Don't Just Stand There, Yell Something!

BOOK 1 EXTRACTS  

"Don't Just Stand There, Yell Something!" - Extracts

CHAPTER 12 COULD YOU REFRAME THAT?

When I inform other teachers, friends or acquaintances that I work as a Behaviour Management Support Teacher, the responses are generally a variation of the following:

a) "I wouldn't want your job";
b) "You must get to see some pretty naughty kids"; and/or
c) "My own kids are enough for me"

My responses to their responses are then usually along the lines of:

a) "I find it challenging and with a lot of variety"
b) "I probably see more naughty teachers than naughty kids"; and/or
c) "The students I work with don't misbehave for me"


The problem is that school communities, and society at large, tend to have a misguided and negative view of behaviour management. The thinking is that only inappropriate behaviour has to be managed or addressed, and therefore behaviour management is about the 'bad kids'. Not only that, there is also a popular belief that if a child misbehaves in one setting, the misbehaviour is a personal defect that will emerge in all settings, and so a label is attached to the child. "Look out, he's a naughty boy, he'll give you trouble." Teacher networks being what they are in staffrooms and across school campuses, there is rarely such a thing as a 'clean slate' when a student changes year levels or schools. The labels are quickly passed on.
And what about the labels society, especially the school community, attaches to students with inappropriate behaviours? Naughty, bad, disruptive, lazy, troublemaker, problem child, little sh*t and a myriad of other derogatory terms. To be told that a 'naughty child' is going to be in one's class this year is enough to send many teachers into depression or panic, and for good reason. How do such labels help the teacher to proactively support the child? The teacher adopts a negative attitude towards the child from the beginning, and looks for the misbehaviour to emerge, in a classic example of the self-fulfilling prophecy.
What is needed is a complete reframing of the way we view behaviour, a reframing that encourages refreshed attitude and affirmative action rather than negative thought. And a natural place to start in this reframing process is with the labels attached to students with behaviour problems.......


CHAPTER 17 ARE YOU POSITIVE?

In a class of 28 students, approximately how many students would you have to manage with regard to behaviour? When I have posed this question at teacher workshops in the past, typical answers have included 6, 5, 4, 10, 2 and so on. And my response to those teachers has been "Then what do you do with the rest of the class?". The fact is, in a class of 28 students, we should be managing the behaviour of all 28 students. Behaviour management is not just about handling "naughty kids". It's about teachers influencing others to behave in socially-appropriate ways. If students are displaying inappropriate behaviours, we try to influence them to adopt more appropriate behaviours, and if students are displaying appropriate behaviours, we should try to influence them to repeat those same behaviours.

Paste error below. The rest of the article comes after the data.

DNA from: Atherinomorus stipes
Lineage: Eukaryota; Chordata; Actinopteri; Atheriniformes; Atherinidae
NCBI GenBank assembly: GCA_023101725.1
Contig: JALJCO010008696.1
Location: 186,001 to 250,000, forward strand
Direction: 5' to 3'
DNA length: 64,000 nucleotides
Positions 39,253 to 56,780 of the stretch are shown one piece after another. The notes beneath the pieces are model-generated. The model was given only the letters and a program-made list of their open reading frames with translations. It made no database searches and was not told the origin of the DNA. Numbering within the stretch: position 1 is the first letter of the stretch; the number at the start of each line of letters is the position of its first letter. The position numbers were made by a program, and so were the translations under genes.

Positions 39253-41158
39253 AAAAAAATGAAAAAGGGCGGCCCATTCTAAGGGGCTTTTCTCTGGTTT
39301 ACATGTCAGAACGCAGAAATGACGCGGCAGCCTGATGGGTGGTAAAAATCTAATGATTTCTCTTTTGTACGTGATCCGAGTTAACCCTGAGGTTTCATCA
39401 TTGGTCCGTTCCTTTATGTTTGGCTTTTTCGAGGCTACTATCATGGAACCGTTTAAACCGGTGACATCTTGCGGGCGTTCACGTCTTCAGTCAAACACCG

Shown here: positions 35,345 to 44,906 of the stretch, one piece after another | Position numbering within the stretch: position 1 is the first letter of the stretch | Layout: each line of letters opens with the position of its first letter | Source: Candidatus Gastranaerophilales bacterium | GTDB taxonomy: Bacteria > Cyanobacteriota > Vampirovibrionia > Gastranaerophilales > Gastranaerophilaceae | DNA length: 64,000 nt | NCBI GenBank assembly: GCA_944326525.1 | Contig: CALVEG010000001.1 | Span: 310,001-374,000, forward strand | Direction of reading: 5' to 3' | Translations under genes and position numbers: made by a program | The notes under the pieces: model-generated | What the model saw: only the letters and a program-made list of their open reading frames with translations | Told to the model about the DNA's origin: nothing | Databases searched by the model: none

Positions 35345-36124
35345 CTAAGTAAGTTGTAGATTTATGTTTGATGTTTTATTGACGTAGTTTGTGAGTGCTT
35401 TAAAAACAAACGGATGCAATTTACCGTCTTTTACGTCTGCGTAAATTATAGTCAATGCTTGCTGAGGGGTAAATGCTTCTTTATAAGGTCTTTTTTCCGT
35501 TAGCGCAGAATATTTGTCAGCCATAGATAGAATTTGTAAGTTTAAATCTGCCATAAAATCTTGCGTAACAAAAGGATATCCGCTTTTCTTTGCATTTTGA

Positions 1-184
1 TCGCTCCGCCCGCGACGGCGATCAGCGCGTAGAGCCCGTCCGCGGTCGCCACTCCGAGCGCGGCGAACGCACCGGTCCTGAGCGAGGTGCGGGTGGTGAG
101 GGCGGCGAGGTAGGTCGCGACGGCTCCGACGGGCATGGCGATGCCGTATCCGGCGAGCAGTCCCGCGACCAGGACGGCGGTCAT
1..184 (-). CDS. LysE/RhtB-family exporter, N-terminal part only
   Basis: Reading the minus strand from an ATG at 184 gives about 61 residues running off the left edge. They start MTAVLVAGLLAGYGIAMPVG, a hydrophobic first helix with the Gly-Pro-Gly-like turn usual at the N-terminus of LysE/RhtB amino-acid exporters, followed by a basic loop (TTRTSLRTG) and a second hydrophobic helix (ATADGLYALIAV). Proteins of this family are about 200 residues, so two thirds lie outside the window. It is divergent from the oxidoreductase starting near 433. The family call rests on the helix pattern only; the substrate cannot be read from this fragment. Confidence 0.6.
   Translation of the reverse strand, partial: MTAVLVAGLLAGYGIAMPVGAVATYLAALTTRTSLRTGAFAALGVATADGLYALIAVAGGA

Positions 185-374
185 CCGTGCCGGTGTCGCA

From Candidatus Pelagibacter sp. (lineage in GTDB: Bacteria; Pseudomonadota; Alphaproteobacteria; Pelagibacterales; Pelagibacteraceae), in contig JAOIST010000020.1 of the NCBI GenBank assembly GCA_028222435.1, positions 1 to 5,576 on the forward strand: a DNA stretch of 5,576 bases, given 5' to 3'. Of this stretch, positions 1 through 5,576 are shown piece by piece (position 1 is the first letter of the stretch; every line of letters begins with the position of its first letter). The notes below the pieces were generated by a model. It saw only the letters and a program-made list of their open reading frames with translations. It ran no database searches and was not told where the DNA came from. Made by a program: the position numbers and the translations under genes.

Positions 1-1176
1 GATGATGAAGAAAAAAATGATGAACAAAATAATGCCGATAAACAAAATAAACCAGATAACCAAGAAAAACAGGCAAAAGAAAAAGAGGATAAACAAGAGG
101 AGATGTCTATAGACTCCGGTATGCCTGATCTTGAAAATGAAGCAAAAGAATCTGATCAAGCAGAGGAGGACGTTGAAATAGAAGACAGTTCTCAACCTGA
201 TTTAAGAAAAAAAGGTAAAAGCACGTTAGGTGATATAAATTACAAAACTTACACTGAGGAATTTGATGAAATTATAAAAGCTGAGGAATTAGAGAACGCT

There are problems for teachers who focus only on the negative behaviours.
Problem 1 - there is a negative impact on the teacher. If they focus only on the 5 or so students, spending most of their management time using a language of correction, they can begin to feel negative about the class in general and their own teaching performance.
Problem 2 - there can be a negative impact on the classroom environment, particularly if a negative emotive element is added to the teacher's language of correction. When teachers start to get angry or frustrated, and translate this into their interactions with the misbehaving students ("John, I'm sick and tired of your lazy attitude", "John! GET ON WITH IT NOW!"), it is not just the misbehaving student who is exposed to this. The on-task students within earshot also hear. They are exposed to 'sidestream negativity', which can impact on their own mood and attitude, particularly over time.
Problem 3 - some of the on-task students, on observing that the students with inappropriate behaviours get the majority of the teacher's attention, may decide that they wish to tap into this attention themselves, and therefore copy inappropriate behaviours to do so. The 80% of 'behavers' are lured towards the 20% of 'misbehavers'. This is particularly problematic in the primary school setting.

For the sake of their own well-being, for the preservation of the supportive learning environment, and for the promotion of appropriate behaviour, teachers need to reverse the negative feedback loop, and instead focus on positive behaviours. How? The following are a few suggestions.........


    

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